Monday, July 29, 2019

A Passage to India

A Passage to India (1924) by E. M. Forster is very much rooted in its time and place. Set in colonial India, the reader is exposed to the viewpoints of both the British who rule in India and the Indians who must live their lives as subjects to a foreign government. Forster comes through as solidly anti-imperialist and his characters appear most passionate when they speak of the situation of those who must endure the imposition of British power or those who are part of the system but feel it unjust.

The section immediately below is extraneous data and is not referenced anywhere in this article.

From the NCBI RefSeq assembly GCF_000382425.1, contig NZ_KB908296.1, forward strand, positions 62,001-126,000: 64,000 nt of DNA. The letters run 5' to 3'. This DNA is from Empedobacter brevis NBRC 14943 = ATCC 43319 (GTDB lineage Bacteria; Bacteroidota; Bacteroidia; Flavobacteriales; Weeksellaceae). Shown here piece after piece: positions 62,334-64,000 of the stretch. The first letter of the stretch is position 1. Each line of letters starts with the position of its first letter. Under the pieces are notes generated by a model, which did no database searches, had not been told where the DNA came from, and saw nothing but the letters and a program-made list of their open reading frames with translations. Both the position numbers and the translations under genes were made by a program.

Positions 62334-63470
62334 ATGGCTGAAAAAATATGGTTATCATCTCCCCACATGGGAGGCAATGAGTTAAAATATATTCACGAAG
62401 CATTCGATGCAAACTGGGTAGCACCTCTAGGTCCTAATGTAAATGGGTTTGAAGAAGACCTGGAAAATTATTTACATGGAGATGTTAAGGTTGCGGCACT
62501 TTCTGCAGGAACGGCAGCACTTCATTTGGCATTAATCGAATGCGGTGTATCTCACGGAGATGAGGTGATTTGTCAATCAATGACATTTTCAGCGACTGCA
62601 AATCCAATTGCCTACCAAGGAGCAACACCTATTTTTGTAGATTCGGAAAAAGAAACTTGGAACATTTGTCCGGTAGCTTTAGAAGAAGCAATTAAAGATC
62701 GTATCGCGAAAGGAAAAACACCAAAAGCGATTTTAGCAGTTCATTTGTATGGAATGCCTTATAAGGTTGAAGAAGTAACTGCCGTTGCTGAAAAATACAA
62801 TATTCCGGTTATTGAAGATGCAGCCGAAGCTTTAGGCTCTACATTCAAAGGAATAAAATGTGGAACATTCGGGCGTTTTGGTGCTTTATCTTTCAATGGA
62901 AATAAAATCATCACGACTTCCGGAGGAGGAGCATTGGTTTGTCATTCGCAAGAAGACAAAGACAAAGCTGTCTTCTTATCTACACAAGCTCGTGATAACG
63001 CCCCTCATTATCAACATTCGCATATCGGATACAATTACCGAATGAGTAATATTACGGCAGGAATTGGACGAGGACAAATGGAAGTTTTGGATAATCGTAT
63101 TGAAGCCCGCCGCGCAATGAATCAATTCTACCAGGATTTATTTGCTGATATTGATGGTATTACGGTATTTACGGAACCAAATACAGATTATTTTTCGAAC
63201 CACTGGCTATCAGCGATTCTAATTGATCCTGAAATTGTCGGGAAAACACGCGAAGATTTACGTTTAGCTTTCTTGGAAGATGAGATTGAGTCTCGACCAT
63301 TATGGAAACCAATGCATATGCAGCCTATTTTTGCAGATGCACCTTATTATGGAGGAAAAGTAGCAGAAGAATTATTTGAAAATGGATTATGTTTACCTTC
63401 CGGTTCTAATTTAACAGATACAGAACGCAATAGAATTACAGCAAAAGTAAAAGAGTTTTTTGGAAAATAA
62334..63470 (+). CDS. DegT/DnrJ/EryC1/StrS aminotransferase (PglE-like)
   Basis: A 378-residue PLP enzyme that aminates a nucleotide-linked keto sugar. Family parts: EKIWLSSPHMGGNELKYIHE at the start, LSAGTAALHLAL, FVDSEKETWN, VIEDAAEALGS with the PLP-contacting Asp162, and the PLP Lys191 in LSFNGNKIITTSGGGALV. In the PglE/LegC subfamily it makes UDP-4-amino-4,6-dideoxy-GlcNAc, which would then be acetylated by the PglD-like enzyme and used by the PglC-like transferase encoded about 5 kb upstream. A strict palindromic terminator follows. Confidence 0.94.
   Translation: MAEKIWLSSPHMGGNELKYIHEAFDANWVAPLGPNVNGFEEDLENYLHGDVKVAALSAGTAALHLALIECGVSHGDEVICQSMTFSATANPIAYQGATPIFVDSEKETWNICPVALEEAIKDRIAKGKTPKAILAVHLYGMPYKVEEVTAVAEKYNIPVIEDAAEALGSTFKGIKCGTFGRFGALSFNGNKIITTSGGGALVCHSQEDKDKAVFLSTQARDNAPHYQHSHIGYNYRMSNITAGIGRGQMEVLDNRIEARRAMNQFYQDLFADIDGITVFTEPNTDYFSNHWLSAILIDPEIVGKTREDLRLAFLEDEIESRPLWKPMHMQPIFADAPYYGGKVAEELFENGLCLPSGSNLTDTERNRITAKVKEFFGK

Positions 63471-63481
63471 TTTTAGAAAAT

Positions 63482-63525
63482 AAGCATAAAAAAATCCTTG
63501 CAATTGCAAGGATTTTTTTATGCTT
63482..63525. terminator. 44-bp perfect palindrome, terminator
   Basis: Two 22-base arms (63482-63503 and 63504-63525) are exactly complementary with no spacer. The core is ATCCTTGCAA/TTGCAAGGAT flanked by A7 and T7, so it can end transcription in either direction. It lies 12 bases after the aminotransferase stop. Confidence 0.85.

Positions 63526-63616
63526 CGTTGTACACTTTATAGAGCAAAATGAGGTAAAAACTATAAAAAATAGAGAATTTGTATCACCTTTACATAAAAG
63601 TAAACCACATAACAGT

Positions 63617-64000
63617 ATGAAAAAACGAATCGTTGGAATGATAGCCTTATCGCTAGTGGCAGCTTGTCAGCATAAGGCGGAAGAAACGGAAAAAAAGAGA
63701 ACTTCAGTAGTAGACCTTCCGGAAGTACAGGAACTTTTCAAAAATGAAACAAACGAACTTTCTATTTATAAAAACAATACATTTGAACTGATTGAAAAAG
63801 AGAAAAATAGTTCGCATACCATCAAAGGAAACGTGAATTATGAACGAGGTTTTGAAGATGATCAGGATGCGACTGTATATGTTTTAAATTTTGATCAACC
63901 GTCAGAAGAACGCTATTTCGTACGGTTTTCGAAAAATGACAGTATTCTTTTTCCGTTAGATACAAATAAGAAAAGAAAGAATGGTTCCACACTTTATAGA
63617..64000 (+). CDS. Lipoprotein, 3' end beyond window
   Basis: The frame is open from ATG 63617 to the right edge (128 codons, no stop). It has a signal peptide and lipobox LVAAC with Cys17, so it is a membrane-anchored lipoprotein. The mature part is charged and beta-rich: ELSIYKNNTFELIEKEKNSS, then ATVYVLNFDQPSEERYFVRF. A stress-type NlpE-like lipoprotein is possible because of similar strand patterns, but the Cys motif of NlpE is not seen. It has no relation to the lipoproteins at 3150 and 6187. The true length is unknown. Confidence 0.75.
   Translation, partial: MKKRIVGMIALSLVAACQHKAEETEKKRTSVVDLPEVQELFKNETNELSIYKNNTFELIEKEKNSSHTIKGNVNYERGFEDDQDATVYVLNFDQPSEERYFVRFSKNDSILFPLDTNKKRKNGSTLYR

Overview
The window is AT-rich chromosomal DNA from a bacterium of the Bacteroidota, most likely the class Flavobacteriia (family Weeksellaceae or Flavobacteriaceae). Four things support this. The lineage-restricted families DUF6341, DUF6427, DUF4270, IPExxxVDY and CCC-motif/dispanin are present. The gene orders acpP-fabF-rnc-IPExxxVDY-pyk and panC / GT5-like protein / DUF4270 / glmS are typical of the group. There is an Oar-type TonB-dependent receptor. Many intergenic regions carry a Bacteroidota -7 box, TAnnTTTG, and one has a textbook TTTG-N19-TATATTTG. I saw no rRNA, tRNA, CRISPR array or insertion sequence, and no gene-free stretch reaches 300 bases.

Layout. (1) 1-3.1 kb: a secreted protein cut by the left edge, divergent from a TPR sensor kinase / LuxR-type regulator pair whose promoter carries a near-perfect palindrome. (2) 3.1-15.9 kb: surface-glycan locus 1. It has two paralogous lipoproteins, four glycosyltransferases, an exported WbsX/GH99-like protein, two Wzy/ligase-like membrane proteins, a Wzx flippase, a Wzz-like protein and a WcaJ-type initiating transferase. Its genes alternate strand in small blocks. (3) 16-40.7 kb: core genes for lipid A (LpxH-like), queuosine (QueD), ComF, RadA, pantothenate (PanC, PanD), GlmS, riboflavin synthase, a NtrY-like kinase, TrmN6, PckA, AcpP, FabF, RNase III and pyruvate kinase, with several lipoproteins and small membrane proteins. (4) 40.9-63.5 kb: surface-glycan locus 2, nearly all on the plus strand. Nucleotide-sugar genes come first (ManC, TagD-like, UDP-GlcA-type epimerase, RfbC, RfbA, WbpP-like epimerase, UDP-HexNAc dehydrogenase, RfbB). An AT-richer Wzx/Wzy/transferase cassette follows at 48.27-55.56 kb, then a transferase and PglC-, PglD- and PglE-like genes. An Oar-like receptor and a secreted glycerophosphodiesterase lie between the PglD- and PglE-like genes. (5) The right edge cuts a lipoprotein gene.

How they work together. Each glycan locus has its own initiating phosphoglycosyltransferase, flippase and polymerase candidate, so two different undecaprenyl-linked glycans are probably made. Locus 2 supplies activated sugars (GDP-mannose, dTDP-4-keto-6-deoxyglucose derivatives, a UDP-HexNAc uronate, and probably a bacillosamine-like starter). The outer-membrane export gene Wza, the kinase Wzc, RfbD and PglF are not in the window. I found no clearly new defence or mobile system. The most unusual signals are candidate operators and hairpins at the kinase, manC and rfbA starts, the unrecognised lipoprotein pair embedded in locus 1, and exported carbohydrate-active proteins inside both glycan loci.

Forster also highlights how the British believe that their way and their people are always right. Ronny Heaslop, the young British city magistrate of Chandrapore and intended of Adela Quested, exemplifies this point of view. His treatment of Indians is deplorable and his condescending treatment of Adela's interest in understanding the people she might come to live among (should she decide to marry Ronny) underlines his belief that Indians don't matter enough to try and understand. This attitude is underlined again when the accusation of sexual assault is made against Dr. Aziz and Ronny's rapid move to break his engagement when Adela realizes she has been mistaken. Rather than seeing the wrong that has been done to the doctor, Ronny believes that Adela has betrayed her countrymen. She has "let the side down."